I am currently looking at a balance sheet that lists a net worth of approximately $700,000. Unfortunately, a closer look reveals the owner has listed approximately $910,000 in intangible assets. If I subtract the latter, we end up with a corporation with a negative net worth, based upon tangible assets and liabilities. That’s not a good start on a valuation.

First and foremost, by their very definition, items such as “goodwill” or “amortization” and any value whatsoever assigned to them are intangible. They have no hard value and lack the paper trail and substantiation traditionally found backing all other hard assets and liabilities.

I know some of you (especially some with accounting backgrounds) will hate to hear me say this, but the hard facts are that until a business goes through the sales process, the value of goodwill cannot be determined. By definition, goodwill is represented by the amount the business is sold for above and beyond the fair market value of the tangible net assets. In essence, the value of goodwill can only be recognized after the business has been sold.

Anytime I see a balance sheet category listed as “other assets,” I immediately scrutinize it with my buyer’s hat on. I often conclude that most, if not all, the entries are not only intangible, but in some cases, represent nothing much more than a sprinkling of fairy dust. Many buyers look at goodwill as a phantom asset.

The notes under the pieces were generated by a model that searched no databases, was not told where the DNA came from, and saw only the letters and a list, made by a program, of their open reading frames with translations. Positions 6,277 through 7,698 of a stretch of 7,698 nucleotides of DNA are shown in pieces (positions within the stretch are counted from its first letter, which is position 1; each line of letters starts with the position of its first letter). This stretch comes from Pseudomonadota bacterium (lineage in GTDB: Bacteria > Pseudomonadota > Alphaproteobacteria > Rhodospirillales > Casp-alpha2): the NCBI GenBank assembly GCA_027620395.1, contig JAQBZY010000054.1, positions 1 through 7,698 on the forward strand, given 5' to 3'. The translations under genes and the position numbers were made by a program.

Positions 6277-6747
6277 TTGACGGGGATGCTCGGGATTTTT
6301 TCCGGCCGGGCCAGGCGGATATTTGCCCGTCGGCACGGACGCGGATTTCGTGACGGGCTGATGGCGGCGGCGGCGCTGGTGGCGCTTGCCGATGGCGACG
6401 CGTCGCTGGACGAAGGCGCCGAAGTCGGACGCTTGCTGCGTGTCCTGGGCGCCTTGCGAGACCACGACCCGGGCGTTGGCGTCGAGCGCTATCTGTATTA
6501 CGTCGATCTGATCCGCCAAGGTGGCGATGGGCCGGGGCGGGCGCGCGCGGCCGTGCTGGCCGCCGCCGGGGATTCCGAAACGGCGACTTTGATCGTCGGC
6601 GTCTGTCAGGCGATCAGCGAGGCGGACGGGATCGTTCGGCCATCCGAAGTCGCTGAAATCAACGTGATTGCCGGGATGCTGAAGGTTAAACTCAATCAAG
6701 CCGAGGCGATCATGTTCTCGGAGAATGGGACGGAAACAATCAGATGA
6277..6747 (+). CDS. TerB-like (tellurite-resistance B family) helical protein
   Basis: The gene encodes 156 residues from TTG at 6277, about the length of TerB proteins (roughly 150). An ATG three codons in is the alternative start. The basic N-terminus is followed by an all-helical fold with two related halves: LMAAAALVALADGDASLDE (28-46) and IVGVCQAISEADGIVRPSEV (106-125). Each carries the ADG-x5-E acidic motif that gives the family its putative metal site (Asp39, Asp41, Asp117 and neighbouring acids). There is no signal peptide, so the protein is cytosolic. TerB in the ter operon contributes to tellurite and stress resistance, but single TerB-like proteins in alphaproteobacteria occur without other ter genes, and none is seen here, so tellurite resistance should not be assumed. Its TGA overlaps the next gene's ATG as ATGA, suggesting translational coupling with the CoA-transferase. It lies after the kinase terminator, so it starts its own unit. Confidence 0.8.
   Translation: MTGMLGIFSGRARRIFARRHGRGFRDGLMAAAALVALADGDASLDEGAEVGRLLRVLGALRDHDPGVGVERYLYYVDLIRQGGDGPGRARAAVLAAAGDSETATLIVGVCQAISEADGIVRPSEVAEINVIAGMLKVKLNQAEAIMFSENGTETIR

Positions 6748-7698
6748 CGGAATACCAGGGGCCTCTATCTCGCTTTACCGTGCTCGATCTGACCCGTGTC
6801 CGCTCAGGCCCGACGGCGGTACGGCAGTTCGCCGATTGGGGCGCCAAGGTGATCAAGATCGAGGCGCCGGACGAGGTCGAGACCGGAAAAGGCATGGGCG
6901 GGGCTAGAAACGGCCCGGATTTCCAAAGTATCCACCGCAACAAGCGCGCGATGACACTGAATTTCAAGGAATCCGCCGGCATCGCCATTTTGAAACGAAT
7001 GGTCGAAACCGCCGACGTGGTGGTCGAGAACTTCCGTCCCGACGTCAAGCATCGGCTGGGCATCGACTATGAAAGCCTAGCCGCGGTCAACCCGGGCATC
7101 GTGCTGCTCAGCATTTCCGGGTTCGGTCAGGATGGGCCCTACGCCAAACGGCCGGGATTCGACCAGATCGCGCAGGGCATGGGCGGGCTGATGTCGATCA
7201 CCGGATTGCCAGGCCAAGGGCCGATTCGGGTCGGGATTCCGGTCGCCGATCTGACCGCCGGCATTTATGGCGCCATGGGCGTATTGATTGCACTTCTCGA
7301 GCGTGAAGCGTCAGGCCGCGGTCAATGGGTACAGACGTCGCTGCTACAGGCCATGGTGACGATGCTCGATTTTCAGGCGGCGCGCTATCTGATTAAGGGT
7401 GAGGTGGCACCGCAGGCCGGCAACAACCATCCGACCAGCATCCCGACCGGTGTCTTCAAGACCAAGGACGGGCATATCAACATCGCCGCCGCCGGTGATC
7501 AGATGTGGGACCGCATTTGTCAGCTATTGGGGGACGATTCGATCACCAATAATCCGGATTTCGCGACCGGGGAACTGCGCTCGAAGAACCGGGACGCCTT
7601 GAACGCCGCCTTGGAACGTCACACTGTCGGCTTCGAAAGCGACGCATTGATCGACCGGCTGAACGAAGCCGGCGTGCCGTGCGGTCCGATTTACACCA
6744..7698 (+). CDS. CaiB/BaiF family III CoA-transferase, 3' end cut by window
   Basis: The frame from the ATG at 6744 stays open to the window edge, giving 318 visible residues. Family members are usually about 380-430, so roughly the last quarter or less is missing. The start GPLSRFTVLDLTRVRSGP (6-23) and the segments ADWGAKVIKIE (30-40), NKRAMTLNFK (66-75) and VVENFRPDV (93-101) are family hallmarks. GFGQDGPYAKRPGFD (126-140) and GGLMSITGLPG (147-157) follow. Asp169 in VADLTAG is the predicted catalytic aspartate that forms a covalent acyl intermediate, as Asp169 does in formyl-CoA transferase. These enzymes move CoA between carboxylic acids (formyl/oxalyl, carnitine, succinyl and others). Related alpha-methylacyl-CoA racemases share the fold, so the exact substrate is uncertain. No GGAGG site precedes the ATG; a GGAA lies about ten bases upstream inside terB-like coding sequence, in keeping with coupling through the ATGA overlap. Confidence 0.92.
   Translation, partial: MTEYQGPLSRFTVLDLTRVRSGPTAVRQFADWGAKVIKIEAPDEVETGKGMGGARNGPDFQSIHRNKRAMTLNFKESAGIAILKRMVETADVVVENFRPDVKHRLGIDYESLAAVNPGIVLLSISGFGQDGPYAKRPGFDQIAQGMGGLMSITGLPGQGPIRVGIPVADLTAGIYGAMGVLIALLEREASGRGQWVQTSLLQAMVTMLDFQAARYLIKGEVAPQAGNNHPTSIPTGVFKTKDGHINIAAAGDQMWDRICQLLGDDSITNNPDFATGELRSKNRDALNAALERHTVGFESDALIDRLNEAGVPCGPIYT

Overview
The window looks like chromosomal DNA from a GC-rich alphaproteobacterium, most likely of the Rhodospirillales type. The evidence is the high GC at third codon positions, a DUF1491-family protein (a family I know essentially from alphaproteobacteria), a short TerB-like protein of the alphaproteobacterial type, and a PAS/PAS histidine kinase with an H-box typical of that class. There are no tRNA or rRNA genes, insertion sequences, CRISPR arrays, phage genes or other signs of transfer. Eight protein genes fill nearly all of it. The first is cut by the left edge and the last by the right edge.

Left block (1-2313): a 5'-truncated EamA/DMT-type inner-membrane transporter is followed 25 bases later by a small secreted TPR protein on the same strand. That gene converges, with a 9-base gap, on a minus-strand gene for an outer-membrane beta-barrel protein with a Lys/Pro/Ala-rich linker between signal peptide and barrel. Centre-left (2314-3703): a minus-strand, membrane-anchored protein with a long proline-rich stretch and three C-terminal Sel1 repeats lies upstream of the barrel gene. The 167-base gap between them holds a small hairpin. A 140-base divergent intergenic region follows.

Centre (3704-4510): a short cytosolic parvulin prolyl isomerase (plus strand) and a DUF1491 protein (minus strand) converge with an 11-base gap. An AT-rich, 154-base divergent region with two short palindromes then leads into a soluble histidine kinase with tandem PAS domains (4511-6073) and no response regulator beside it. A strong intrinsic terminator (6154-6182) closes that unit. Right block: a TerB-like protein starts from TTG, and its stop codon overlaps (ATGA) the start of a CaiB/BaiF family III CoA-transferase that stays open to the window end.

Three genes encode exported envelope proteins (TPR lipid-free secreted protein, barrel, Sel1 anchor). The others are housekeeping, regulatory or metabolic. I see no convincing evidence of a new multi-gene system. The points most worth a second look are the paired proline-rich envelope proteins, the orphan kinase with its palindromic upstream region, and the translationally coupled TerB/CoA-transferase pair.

Please do not think that I am saying that businesses do not have goodwill, because they certainly do. Anytime a business sells for more than the fair market value of its tangible assets, the difference is technically allocated to goodwill. However, common sense says that you cannot include goodwill or amortization in the same financial valuation formula that you are using to calculate a value that will, most often, represent or include goodwill.

If you would like to read additional discussion and comments about valuation theories, EBITDA, depreciation, etc., visit our Q&A webpage that is dedicated to these subjects at: http://www.printshopsforsale.net/faq.html

Simple Marketing Idea
A couple of years ago I was going through the mail and one #10 envelope jumped out from the rest. Yes, it was an invoice like so many others, but this one was from a regional cable company and on the outside of the envelope was a nice, from the heart “thank you” message. I was impressed enough that we decided to do the same thing with the window envelopes we use to mail out our invoices and statements.

The message is printed in an eye-catching bright green ink and says, “Thank you for being a customer of Paragon Printing & Graphics!”

By the way, for those who are wondering, yes, we do mail all our invoices and we do send statements out at the end of the 30 days to any customers that have an outstanding balance.